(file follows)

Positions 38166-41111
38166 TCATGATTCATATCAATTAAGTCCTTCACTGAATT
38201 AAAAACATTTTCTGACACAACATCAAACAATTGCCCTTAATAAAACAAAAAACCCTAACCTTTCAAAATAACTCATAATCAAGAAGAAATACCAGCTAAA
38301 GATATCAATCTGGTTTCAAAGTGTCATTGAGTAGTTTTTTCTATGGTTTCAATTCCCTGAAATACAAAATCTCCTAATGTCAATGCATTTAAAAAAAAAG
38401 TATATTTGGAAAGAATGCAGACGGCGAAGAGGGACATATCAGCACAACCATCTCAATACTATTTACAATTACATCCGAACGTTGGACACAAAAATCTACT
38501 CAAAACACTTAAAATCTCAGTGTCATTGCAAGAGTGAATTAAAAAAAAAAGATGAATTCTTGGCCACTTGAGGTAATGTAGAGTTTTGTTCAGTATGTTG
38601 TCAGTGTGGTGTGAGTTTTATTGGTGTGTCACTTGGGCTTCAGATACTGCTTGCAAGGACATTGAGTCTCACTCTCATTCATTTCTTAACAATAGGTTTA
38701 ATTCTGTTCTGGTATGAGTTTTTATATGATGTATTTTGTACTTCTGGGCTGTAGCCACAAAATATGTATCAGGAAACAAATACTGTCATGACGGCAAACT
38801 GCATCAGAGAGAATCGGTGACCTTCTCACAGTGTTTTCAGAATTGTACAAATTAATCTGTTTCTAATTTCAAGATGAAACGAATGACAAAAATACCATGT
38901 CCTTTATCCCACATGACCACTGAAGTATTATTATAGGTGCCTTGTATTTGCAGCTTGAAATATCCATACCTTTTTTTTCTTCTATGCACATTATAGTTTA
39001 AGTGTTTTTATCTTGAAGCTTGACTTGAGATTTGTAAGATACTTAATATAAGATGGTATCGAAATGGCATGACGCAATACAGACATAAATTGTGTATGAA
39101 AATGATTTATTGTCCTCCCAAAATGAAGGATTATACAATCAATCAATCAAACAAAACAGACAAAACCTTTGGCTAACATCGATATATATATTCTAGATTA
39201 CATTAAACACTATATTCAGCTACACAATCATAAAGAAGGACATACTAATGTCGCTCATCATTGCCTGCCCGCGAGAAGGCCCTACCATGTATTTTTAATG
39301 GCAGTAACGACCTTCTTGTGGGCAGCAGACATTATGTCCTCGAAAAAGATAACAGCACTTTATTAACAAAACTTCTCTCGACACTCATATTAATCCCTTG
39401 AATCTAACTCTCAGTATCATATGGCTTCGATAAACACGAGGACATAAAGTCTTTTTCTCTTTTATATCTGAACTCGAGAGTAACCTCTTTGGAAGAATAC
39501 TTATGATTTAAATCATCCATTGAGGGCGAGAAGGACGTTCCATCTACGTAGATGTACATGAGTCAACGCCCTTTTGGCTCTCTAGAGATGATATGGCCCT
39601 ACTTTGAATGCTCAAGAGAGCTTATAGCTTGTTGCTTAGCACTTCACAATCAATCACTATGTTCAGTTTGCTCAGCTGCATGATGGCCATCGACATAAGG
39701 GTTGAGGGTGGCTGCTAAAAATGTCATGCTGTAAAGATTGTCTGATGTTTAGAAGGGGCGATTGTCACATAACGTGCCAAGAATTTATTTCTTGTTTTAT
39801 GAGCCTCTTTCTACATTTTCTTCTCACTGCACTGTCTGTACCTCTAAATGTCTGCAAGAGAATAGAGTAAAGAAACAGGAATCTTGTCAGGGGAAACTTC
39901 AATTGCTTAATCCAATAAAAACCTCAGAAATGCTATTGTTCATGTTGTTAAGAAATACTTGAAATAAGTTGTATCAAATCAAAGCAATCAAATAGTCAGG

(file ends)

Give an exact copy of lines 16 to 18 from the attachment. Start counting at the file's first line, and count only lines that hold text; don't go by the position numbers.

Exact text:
39501 TTATGATTTAAATCATCCATTGAGGGCGAGAAGGACGTTCCATCTACGTAGATGTACATGAGTCAACGCCCTTTTGGCTCTCTAGAGATGATATGGCCCT
39601 ACTTTGAATGCTCAAGAGAGCTTATAGCTTGTTGCTTAGCACTTCACAATCAATCACTATGTTCAGTTTGCTCAGCTGCATGATGGCCATCGACATAAGG
39701 GTTGAGGGTGGCTGCTAAAAATGTCATGCTGTAAAGATTGTCTGATGTTTAGAAGGGGCGATTGTCACATAACGTGCCAAGAATTTATTTCTTGTTTTAT